Vail Tales: Vail’s Ouzo ski run
VAIL – Chris Jouflas and the Jouflas clan ran one of the largest sheep-ranching operations in the country right in Eagle County.
In fact, the Jouflas crew was herding sheep on Vail Mountain for decades before it was named Vail Mountain.
One summer day not so very long ago, Jouflas was about the business of herding sheep at the top of what is now Lionshead.
He came across a couple of pleasant young guys wandering around the area, taking notes and pointing at things. That was 1960, when it was still impolite to point.
Those guys were Pete Seibert and Earl Eaton.
Participate in The Longevity Project
The Longevity Project is an annual campaign to help educate readers about what it takes to live a long, fulfilling life in our valley. This year Kevin shares his story of hope and celebration of life with his presentation Cracked, Not Broken as we explore the critical and relevant topic of mental health.
“I asked them what they were doing, and they said they were going to build a ski area,” said Jouflas, whose family ranched the area for most of the 20th century, even after the ski area was built.
As construction continued, the mountaintop encounters became more frequent, and the groups he met were growing larger.
Eventually, they started talking to Chris about buying some land for things such as ski runs and ski lifts. Those discussions included some pretty serious numbers by 1960 standards, and Jouflas began to split his focus between ranching and real estate.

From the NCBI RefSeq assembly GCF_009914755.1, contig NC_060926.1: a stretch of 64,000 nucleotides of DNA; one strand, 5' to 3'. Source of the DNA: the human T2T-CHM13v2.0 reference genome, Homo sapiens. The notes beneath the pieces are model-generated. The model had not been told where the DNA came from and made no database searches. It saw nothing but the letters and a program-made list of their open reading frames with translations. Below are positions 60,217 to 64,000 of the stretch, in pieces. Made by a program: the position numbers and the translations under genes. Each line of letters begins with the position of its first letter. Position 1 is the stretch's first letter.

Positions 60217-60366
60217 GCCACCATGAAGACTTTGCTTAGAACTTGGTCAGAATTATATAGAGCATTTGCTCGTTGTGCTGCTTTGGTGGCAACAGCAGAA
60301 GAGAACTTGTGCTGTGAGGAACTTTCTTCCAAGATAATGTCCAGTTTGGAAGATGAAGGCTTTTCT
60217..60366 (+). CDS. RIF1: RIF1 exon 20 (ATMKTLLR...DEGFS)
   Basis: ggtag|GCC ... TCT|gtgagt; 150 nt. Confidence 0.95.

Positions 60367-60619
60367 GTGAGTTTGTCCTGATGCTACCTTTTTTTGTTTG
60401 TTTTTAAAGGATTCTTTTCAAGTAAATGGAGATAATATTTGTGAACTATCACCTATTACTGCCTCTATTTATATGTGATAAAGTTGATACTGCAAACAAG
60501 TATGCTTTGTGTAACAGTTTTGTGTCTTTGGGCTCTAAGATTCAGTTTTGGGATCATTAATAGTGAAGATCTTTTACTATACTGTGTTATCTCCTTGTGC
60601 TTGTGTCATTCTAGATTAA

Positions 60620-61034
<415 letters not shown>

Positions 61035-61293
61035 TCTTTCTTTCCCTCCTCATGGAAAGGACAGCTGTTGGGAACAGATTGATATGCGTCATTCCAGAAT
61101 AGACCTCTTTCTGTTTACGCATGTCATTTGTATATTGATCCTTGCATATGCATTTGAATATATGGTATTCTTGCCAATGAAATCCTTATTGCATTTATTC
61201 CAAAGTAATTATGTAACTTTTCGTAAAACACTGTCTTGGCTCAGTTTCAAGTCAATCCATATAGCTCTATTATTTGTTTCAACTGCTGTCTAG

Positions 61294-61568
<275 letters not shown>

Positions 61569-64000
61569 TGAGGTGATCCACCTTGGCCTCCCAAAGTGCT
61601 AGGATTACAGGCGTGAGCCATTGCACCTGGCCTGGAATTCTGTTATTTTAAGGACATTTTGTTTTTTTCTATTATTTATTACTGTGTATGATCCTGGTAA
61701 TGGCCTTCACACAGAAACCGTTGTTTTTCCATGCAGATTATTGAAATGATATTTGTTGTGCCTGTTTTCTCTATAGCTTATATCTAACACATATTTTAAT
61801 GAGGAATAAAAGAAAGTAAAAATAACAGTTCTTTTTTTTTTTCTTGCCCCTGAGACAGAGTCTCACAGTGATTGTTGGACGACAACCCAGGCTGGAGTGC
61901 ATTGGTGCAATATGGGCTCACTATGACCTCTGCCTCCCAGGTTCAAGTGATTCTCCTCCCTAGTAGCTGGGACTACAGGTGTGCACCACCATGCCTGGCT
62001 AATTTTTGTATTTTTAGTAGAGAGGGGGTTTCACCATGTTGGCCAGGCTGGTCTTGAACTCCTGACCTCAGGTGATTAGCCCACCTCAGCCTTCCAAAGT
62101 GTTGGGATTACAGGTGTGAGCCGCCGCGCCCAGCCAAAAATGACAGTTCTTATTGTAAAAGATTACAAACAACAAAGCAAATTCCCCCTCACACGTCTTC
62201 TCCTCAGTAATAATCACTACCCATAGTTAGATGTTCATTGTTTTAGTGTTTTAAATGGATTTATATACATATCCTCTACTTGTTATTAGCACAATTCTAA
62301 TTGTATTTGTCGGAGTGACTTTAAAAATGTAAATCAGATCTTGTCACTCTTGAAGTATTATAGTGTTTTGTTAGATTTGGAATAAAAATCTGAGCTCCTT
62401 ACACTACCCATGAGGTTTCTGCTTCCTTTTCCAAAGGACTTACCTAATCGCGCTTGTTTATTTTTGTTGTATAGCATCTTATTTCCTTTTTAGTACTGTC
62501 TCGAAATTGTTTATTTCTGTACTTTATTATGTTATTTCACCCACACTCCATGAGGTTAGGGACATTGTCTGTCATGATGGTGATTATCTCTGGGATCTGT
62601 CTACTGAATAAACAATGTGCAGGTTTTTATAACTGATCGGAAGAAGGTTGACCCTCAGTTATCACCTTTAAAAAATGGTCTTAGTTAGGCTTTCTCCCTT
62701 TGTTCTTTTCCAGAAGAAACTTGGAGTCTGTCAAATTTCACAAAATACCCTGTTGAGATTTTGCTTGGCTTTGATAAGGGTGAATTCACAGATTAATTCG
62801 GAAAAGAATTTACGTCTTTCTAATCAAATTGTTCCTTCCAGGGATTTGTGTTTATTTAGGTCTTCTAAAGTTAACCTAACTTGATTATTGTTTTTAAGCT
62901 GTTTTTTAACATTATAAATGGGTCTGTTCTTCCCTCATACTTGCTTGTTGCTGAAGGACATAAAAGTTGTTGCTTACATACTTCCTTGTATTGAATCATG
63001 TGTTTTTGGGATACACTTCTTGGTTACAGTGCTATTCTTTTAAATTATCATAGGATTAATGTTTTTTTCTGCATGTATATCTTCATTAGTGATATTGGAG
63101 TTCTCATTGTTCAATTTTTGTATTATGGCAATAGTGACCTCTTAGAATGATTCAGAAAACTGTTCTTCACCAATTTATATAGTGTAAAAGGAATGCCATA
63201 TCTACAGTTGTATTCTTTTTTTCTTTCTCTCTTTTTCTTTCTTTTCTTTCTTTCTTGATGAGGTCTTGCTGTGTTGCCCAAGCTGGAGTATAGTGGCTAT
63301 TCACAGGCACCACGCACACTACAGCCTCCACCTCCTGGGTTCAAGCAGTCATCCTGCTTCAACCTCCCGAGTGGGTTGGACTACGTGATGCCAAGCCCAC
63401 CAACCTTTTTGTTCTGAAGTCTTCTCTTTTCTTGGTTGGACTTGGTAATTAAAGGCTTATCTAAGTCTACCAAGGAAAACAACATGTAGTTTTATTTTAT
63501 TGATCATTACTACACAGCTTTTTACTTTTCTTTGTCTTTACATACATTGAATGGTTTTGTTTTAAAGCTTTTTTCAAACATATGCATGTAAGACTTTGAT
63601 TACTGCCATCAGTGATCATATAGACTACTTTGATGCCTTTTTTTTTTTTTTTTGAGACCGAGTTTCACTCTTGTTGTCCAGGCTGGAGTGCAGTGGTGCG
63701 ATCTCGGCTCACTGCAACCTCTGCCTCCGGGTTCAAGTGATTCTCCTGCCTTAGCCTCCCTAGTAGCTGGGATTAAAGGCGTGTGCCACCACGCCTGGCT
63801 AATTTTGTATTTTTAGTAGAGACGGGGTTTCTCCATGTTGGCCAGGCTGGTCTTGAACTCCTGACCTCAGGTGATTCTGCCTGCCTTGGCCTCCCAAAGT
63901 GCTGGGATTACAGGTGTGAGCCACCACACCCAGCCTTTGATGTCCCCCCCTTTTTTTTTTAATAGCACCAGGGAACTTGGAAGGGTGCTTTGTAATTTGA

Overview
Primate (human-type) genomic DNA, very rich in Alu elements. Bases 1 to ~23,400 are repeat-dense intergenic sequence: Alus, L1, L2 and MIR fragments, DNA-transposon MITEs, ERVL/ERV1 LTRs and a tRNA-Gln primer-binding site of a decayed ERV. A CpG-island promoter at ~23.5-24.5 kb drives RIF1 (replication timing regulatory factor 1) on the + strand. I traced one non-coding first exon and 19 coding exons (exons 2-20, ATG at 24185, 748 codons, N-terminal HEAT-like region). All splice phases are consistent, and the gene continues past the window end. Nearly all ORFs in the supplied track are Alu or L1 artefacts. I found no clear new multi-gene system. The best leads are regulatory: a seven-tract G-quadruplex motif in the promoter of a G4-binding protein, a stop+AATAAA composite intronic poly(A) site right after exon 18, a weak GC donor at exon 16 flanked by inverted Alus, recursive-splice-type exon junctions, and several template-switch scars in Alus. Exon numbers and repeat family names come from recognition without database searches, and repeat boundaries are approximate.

Those real estate discussions worked their way deep into the winter, when they finally reached a handshake agreement for 80 acres for a lift near what is now Lost Boy.
“They wanted to buy them and build a chairlift,” Jouflas said. “We started talking, and it finally came to fruition one winter evening. As was my tradition in those days, I brought a bottle of Ouzo.”
And that, history buffs, is how the ski run of the same name earned its moniker.
When the Vail developers bought another 135 acres, which, as we understand it, became Game Greek Bowl, that deal was also consummated with a couple more rounds of Ouzo.
“They created the legend. I just brought the bottle,” Jouflas said. “As I recall, it’s a black diamond run, which works out pretty well because Ouzo is a black diamond drink.”
If you don’t know what Ouzo is, you need to get out more. For the uninitiated, Ouzo is an anise-flavored aperitif that is widely consumed in Greece and Cyprus, and it’s known to be a symbol of Greek culture.
Modern Ouzo distillation largely took off in the beginning of the 19th century following Greek independence, and after absinthe began to fall into disfavor.
Staff Writer Randy Wyrick can be reached at 970-748-2935 or firstname.lastname@example.org.